The Contrarian

The Siren Song of Criminal Justice Reform

The increase in incarceration since early 1990s actually led to less crime.

By - Jul 9th, 2018 02:50 pm
Waupun Correctional Institution. Photo from the Department of Corrections.

Waupun Correctional Institution. Photo from the Department of Corrections.

Keep two things in mind in assessing the consensus among Democratic gubernatorial candidates — and, apparently, Tommy Thompson — that Wisconsin incarcerates too many criminals.

  1. In 1990, there were 215,000 crimes reported in Wisconsin. Last year the total was 123,388.
  2. In 1990 Wisconsin prisons housed 7,332 inmates. At the start of this year the number was 23,200.

In other words, the expansion of Wisconsin’s inmate population coincides with a 43% reduction in crimes reported by the FBI. Research documents a causal link between reduced crime rates and the incarceration of serious, repeat offenders. There is a corresponding reduction in the staggering cost of crime to victims, a factor almost never mentioned when discussing the higher costs of incarceration.

Contrary to the “criminal justice reform” narrative about “mass incarceration,” it’s actually hard to get a stiff prison sentence. In Milwaukee County, and other jurisdictions throughout the state, prosecutors and judges aggressively explore and experiment with “diversion programs” and “alternatives to incarceration.”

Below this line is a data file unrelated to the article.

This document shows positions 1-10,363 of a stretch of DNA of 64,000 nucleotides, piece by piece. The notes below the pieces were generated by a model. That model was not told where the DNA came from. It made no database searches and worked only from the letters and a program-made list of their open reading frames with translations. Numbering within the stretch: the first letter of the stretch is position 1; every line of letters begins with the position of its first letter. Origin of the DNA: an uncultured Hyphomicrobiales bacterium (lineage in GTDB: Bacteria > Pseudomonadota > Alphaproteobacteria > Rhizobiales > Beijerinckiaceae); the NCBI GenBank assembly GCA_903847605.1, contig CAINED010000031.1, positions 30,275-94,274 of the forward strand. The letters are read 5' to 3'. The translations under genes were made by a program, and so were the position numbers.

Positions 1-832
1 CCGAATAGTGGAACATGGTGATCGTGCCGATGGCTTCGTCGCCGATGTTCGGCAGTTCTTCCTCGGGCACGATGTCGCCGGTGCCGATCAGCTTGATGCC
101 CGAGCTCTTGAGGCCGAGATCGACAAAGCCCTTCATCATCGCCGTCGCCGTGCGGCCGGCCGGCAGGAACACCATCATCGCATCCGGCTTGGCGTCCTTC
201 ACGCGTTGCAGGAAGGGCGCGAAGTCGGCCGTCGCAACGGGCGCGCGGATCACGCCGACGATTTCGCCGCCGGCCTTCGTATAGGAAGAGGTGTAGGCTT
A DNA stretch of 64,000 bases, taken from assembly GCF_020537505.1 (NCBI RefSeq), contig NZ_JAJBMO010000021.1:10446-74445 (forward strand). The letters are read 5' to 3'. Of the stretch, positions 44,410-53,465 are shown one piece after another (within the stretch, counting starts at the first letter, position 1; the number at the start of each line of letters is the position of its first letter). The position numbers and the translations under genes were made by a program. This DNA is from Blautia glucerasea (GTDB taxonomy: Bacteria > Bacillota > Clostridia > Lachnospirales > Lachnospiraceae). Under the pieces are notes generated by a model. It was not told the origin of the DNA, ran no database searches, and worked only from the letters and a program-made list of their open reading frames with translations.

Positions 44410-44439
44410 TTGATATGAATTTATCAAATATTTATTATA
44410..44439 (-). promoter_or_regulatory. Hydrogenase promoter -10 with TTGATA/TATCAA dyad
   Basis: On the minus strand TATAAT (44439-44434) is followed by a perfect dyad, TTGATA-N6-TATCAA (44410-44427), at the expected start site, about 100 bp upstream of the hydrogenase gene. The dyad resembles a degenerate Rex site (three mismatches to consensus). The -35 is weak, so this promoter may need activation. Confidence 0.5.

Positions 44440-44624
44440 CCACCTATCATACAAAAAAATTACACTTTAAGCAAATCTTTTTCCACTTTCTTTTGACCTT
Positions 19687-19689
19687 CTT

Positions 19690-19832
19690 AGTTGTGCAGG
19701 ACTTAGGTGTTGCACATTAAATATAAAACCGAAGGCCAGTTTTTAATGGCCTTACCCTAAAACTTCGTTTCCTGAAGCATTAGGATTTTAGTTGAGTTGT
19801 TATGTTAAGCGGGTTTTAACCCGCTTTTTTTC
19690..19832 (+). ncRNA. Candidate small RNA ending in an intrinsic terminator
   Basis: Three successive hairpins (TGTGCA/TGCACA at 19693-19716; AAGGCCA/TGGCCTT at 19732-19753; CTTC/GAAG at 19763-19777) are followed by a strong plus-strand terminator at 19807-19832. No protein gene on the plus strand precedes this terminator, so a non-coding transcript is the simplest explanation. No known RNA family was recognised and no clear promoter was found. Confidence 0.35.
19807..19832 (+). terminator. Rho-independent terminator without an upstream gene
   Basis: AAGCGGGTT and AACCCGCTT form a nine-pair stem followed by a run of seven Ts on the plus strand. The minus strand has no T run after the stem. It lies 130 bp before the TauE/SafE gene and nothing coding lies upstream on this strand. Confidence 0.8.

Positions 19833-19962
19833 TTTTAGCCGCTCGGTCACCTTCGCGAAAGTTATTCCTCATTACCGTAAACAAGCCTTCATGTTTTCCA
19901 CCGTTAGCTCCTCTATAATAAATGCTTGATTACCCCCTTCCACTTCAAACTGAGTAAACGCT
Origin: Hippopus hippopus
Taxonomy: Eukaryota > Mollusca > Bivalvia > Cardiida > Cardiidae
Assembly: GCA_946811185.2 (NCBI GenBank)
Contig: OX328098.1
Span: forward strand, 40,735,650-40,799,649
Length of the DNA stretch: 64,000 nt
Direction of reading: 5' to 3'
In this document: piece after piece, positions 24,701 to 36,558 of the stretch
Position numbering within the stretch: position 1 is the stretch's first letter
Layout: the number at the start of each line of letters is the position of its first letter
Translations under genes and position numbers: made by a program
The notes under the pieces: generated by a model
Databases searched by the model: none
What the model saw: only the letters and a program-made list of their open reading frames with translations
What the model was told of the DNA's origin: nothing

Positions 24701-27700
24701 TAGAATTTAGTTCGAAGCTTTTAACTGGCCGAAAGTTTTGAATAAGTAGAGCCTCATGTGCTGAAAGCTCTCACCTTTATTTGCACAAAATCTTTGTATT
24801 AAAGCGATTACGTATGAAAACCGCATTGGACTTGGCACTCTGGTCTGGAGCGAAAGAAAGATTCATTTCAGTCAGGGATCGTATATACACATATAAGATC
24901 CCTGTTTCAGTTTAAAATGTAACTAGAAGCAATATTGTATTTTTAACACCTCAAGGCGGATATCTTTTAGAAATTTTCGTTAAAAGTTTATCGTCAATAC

The Wisconsin prison population constitutes about 25% of offenders under the jurisdiction of the Department of Correction. That’s right: three of four criminals are serving their sentence under what is euphemistically called “community supervision.” As any police chief can tell you, it’s those offenders who commit a disproportionate number of crimes.

And then there’s the bogus notion that prisons are crowded with “non-violent offenders.” Consider this from the nonpartisan Legislative Fiscal Bureau:

The predominant offenses by [male inmates] are sexual offenses, murder/ homicide, robbery, assaults, and burglary. The most common by women are murder/homicide, theft, assault, operating while intoxicated, and robbery.

Further contradicting the notion that prisons house a significant number of “low-risk” criminals, the Fiscal Bureau reports that “average total sentence, including prison and community supervision, for inmates in adult institutions on July 1, 2016 was 21.3 years for males and 12.0 years for females.”

The Journal Sentinel’s Patrick Marley last week summarized positions advanced by Democrats who think letting thousands of inmates out early is either good policy or good politics. In an article headlined “Democrats running for governor call for slashing prison population,” Marley wrote:

Democrats running for governor are campaigning on prison reform, with many calling for cutting the inmate population in half…The eight Democrats…say they want to lower [prison] costs by scaling back the number of inmates. Many are calling for legalizing marijuana, releasing some inmates early, closing one or more prisons and ending parole and probation revocations for violating supervision rules.

To call this unforced error a gift to Scott Walker and GOP legislative candidates is an understatement. It only could have come from a party with national figures who embrace such memes as “Abolish ICE”.

In fairness to the Democratic slate, they might claim an ally of sorts in former Governor Tommy Thompson. In a recent 1,000+-word essay in the Journal Sentinel, he observed:

I presided over the largest expansion of our state’s prison system, believing our families are safer as a result. But I’ve also come to believe that our corrections system and incarceration practices are both financially unsustainable and provide questionable outcomes worthy of strenuous review.